Florida city police department embedded with KKK members
July 21, 2014

Ann Hunnewell and her central Florida police officer husband knelt in the living room of a fellow officer’s home, with pillow cases as makeshift hoods over their heads. A few words were spoken and they, along with a half-dozen others, were initiated into the local chapter of the Ku Klux Klan, she says.

Last week, that initiation ceremony, which took place five years ago, stunned residents of the small town of Fruitland Park, who found out an investigative report linked two city officers with the secret hate society that once was violently active in the area. Ann Hunnewell’s ex-husband, George Hunnewell, was fired, and deputy chief David Borst resigned from the 13-member Fruitland Park Police Department. Borst has denied being a member.

James Elkins, a third officer who Ann Hunnewell says recruited her and her husband, resigned in 2010 after his Klan ties became public.

Read More

(via thomassobien)

— 2 days ago with 6671 notes

favorite ladies: lucy liu

"Everything I buy is vintage and smells funny. Maybe that’s why I don’t have a boyfriend." 

(Source: glossywhit, via motheatenmusicalbrocade)

— 2 days ago with 286 notes
#flawless 

vicemag:

Radical Young Israelis and the Price Tag Attacks

For a few years, a young radical group of Israeli settlers in the West Bank have committed random acts of violence and vandalization against Palestinians and their property to make them pay the price for affronting their way of life. They call themselves “Pricetaggers,” and they’ve largely avoided prosecution by Israeli authorities.

VICE News gets rare access to the young members of the Price Tag movement—at the homecoming of Moriah Goldberg, 20, who just finished a three-month sentence for throwing stones at Palestinians. She and her family remain proud of the act, even as the current conflict in Gaza was sparked after an all-too-familiar round of retributive violence.

This is fucking disgusting

(via thebrown1)

— 2 days ago with 241 notes

futurejournalismproject:

Summer Reading from The New Yorker

The New Yorker is opening up its Web site for the next few months, letting visitors read everything currently being published — along with archives back to 2007 — for free.

The move comes alongside a site redesign.

Via The New Yorker:

Beginning this week, absolutely everything new that we publish—the work in the print magazine and the work published online only—will be unlocked. All of it, for everyone. Call it a summer-long free-for-all. Non-subscribers will get a chance to explore The New Yorker fully and freely, just as subscribers always have. Then, in the fall, we move to a second phase, implementing an easier-to-use, logical, metered paywall.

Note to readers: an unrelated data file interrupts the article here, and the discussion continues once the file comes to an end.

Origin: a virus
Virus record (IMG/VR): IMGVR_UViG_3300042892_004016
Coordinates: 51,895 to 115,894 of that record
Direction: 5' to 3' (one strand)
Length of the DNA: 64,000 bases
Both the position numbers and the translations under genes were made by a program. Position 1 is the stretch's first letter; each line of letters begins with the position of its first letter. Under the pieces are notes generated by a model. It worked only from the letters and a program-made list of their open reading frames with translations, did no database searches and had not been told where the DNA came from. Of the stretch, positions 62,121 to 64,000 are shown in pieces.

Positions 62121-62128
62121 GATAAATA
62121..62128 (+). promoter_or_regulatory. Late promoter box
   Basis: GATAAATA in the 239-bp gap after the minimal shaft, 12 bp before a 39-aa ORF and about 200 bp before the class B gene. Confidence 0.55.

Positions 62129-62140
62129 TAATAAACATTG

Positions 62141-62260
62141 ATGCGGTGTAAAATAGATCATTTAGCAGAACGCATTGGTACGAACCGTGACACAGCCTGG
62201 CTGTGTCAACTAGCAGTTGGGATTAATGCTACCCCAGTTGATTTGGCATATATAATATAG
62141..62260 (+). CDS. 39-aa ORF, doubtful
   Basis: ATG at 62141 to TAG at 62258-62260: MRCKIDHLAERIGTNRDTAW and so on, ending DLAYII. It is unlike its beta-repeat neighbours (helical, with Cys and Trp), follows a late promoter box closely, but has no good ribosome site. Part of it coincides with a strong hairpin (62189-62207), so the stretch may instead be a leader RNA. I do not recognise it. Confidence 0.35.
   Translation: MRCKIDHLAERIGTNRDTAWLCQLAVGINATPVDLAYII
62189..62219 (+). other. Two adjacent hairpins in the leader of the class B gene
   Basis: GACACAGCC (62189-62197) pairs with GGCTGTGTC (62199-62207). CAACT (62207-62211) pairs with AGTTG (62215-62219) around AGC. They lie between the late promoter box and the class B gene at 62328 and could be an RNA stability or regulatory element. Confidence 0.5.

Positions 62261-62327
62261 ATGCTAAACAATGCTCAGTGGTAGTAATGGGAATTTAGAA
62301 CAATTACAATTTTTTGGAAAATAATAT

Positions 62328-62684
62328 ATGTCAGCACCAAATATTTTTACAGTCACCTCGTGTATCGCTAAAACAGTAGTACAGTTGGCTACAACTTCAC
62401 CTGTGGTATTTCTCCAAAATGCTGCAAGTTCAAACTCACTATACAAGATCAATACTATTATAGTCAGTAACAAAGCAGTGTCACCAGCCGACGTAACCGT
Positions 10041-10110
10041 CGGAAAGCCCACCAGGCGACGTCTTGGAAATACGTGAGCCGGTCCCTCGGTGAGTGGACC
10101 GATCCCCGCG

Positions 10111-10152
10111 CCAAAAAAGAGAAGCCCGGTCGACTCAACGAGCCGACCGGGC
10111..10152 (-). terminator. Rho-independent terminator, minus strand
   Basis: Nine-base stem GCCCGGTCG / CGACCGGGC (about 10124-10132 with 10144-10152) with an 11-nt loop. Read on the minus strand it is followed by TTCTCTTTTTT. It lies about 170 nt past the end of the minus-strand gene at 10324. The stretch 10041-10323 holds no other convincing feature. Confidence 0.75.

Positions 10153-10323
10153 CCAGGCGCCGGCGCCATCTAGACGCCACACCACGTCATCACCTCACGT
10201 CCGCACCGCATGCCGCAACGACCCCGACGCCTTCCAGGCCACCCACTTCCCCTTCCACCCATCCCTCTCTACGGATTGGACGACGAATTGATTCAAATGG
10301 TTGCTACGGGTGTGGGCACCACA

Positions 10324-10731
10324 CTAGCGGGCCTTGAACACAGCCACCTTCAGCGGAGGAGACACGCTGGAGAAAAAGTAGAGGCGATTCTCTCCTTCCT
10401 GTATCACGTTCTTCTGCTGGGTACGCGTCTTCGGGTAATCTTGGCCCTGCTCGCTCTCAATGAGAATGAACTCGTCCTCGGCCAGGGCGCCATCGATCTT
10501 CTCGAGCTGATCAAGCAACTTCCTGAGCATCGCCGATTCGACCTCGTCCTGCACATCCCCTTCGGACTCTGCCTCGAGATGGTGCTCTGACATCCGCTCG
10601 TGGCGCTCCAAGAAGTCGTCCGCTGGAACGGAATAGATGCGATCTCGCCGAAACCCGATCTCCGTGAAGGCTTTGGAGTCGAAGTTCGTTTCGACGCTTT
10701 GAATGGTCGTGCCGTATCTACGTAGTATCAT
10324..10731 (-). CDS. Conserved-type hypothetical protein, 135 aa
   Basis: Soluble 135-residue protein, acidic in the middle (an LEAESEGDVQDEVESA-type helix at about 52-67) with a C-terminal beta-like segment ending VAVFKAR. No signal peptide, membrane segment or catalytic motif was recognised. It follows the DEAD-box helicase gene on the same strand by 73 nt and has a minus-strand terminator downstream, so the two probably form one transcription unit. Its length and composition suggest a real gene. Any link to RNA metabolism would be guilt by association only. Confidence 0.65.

Images: Twitter posts from The New Yorker… and an ellipsis for good measure.

— 2 days ago with 194 notes

freedomforwhales:

When you have them in a concrete tank, these are very acoustic animals which means that they rely very heavily on their hearing. We rely so heavily on our vision and on our sight, we can’t really understand that. They have perfectly good vision but they’re completely sonic creatures, their echo location, their passive listening is just far superior to ours. And so to put them into a concrete environment where it is very monotone and there’s simply no variety, no texture, no substance, no depth to the environment why use their echo location, they know where the four walls are, it’s an extremely limited environment.

There’s nothing in the tank, there’s no fish, there’s no algae, there’s no anything and so, it’s not that they can’t use their echo location in a concrete tank, it’s—why use it? They know exactly the limits of their environment so there’s no point to it and I think it’s a terrible thing to take away from them.- Dr. Naomi Rose

(via teamorkid)

— 2 days ago with 159 notes
"HAKUNA MA’VODKA"
it means no memories, for the rest of the night (via regenapplaus)

(Source: xxxl0veleenxxx, via sorelyinfatuated)

— 2 days ago with 29339 notes